It came to my attention at that time due to my involvement with a group of teacher educators at the Faculty of Education at York U, Toronto. I admit I wasn’t able to make a great deal of sense of it until they published a Primer and a guide on Authoring Practice in 2010, and even so it remains daunting. Yet I believe in ARIA and what it’s trying to do, and I know of no other meaningful solution in the works. So I was disappointed and somewhat baffled when at my job in 2011 I worked with a web project manager who was unfamiliar with ARIA, and then, in the course of the project, ended up interviewing half a dozen upcoming young developers, none of whom had heard of it either! Had the Web Accessibility Initiative’s initiative failed, …was ARIA DOA?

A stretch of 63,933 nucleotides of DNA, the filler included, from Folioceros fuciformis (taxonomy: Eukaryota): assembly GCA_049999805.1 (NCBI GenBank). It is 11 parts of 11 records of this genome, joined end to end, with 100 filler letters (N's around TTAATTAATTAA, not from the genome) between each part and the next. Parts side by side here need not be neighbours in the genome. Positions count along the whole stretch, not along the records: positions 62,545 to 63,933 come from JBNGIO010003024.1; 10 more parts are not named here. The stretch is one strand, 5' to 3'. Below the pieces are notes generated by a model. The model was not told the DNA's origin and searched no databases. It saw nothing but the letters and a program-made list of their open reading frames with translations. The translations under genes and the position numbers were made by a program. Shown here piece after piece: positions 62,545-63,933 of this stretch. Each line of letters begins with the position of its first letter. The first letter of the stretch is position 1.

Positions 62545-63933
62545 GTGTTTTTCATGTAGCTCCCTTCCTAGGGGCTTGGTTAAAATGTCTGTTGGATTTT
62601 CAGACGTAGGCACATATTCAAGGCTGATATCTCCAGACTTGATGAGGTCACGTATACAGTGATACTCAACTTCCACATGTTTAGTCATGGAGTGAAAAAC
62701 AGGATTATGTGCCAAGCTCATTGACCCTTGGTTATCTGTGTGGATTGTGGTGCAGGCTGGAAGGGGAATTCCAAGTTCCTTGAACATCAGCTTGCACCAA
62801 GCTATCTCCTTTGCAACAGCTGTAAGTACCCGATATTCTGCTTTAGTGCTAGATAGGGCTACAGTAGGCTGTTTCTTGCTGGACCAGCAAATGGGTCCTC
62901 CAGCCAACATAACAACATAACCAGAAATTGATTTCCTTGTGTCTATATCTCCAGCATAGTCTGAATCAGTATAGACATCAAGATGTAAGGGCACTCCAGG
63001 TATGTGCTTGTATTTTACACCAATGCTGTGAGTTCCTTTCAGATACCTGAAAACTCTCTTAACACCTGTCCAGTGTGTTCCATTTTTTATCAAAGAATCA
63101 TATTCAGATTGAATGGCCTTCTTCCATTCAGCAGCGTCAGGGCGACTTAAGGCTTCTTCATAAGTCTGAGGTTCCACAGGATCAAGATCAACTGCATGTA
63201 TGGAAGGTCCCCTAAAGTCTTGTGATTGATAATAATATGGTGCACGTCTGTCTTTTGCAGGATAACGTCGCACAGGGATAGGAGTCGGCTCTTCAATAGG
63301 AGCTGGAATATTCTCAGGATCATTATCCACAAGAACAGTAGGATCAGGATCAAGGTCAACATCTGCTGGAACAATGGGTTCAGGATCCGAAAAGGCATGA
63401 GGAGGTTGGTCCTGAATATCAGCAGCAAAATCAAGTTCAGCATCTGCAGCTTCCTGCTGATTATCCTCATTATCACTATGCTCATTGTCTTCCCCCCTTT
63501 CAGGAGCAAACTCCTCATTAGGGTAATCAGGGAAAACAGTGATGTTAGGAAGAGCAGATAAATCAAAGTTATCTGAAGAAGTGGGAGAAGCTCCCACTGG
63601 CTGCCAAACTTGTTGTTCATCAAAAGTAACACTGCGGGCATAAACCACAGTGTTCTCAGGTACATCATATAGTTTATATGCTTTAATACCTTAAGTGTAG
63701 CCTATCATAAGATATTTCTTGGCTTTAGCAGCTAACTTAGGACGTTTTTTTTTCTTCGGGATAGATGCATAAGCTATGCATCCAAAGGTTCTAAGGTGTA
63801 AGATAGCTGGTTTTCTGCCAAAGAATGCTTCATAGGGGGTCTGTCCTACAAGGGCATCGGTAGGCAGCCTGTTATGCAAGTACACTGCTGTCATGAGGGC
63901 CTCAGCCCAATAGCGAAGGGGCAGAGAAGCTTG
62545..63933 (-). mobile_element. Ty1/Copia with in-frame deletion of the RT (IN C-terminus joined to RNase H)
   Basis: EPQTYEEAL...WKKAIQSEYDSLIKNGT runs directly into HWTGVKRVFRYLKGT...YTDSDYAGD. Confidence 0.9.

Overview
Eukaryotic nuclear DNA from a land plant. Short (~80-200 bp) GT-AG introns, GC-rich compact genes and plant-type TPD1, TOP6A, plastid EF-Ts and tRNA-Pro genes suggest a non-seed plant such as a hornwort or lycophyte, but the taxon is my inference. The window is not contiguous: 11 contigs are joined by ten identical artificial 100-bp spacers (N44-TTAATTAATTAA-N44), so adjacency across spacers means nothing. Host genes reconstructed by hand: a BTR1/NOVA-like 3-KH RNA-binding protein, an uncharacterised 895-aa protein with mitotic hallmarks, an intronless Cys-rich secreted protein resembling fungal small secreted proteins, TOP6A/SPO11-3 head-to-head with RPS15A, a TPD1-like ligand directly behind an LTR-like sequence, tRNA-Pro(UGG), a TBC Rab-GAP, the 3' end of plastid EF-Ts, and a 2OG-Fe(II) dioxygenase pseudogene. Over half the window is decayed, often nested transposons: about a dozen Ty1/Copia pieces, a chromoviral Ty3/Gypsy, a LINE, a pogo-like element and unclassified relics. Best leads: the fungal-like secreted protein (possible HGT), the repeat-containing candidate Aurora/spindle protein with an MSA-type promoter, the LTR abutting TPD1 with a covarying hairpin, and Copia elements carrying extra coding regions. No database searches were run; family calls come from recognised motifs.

Jutta Treviranus is Director and Professor at the Inclusive Design Institute at OCAD University. She’s explained at length the many challenges faced by people with differing abilities even if they’re using assistive technology, which involve availability, cost and compatibility issues far more convoluted than many of us may imagine. I recently had the chance to ask her some questions about ARIA adoption, and she’s graciously allowed me to share her answers (and they let my colleagues off the hook!). Continue reading